temperature changes on the PLFA pattern and the tem-perature response based on activity measurements. Theeects of both increasing and decreasing temperaturewere studied. Several hypotheses were tested in this paper.First, the change in bacterial PLFA pattern and commu-nity tolerance to a new temperature would be most rapidwhen the turnover of the community was highest. Theturnover was aected by both temperature and substrate(liming). Regarding the latter treatment we hypothesizedthat the shift in PLFA pattern and community tolerancewould be faster for limed soil than for unlimed soil, sincethe activity and turnover are higher in the former soil [6].Secondly, we hypothesized that changes in the PLFA pat-

    tern and community tolerance with temperature would befaster when changing the soil temperature from 5 to 30C,than from 30 to 5C, since the turnover of the soil bacte-rial community is lower at low temperatures. Further-more, we wanted to compare how rapid changes in themicrobial community due to temperature were detectedbased on activity measurements and PLFA compositionto try and elucidate to what extent the changes in thePLFA pattern were due to changes in species compositionor to phenotypic changes.

    2. Materials and methods

    2.1. Soils

    Two humus soils from an experimental liming area ofconiferous trees (mainly spruce) in Hasslov (5624PN,130PE), southern Sweden, with an approximate yearlysoil temperature ranging between frozen and 20C wereused. One of the soils was unlimed and had a pH(H2O)of 4.9. The other had been limed in the eld 15 years agowith 8750 kg ha31 dolomite and had a pH(H2O) of 6.1.The soils were collected at the end of August (soil temper-ature approximately 10C), sieved the same day (2.8 mmmesh size) and used immediately.

    2.2. Experiments

    Samples of the unlimed soil were limed with 2.2 gCaCO3 per 100 g soil. The pH(H2O) was 7.5 in this ex-perimentally limed soil. The following abbreviations willbe used for the dierent soil samples : UL=unlimed soil,FL=eld limed soil and EL= experimentally limed soil.Subscripts indicate soil incubation temperature, e.g. EL30indicates experimentally limed soil that was incubated at30C. When two temperatures are given, the rst indicatesthe initial incubation temperature, while the second indi-cates the nal incubation temperature. For example,EL30; 5 indicates an experimentally limed soil rst incuba-ted at 30C and then at 5C.We performed two dierent types of temperature experi-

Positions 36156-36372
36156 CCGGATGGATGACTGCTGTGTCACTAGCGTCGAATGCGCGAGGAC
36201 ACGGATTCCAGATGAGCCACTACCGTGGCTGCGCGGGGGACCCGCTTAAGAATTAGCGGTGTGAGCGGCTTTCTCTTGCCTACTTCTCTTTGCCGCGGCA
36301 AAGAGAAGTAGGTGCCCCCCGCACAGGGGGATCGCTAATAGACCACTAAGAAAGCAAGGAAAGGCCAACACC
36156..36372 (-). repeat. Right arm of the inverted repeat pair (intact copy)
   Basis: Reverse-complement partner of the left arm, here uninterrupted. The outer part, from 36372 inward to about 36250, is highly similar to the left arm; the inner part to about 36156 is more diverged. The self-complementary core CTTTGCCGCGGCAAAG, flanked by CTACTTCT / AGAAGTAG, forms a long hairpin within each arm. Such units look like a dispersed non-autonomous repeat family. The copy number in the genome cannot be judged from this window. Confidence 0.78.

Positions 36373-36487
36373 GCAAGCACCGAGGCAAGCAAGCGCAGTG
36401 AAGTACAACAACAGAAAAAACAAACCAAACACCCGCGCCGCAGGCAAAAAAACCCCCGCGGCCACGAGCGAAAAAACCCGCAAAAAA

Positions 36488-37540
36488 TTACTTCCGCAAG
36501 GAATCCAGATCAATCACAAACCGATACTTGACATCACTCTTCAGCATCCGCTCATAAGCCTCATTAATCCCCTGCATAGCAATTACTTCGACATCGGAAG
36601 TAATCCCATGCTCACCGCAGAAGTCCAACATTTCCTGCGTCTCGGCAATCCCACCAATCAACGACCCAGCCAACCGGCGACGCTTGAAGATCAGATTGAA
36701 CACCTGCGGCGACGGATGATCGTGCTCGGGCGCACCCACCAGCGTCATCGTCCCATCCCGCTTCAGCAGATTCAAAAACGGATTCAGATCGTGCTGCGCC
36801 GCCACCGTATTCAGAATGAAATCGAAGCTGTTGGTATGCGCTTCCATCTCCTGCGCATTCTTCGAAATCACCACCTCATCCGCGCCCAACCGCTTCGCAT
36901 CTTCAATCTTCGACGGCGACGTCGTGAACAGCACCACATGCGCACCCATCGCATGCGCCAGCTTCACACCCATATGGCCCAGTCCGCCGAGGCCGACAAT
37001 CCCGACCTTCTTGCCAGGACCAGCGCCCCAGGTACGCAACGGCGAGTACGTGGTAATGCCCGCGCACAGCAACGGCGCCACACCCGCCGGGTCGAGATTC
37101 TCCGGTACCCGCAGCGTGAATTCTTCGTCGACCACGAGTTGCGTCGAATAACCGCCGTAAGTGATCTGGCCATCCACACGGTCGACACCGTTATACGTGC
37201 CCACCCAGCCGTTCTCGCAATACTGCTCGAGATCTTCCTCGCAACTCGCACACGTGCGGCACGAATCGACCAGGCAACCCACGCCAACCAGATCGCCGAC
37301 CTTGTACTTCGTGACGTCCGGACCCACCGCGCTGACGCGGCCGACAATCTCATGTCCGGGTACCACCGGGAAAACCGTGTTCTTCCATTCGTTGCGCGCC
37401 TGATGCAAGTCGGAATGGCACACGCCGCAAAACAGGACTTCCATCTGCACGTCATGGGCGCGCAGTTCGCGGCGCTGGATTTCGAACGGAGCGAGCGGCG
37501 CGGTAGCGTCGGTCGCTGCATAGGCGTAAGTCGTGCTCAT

ments. The increased temperature (IT) experiment wasperformed twice. In the initial (rst) experiment, two ELsamples were incubated at 5C, 20C and 30C, and twoUL and two FL samples were incubated at 5C. The ULsamples were used as a low-pH control, giving the baselineof the measurements, while the FL samples were used as ahigh-pH control with an already high-pH-tolerant commu-nity in order to be able to dierentiate between pH- andtemperature-related eects. In the main (second) IT ex-periment the same treatment as above was applied, butthe UL and FL soils were also incubated at 30C.In the other type of experiment we decreased the tem-

    perature. The decreased temperature (DT) experiment wasalso performed twice (Fig. 1). In the rst DT experiment

    FEMSEC 1517 2-6-03

    M. Pettersson,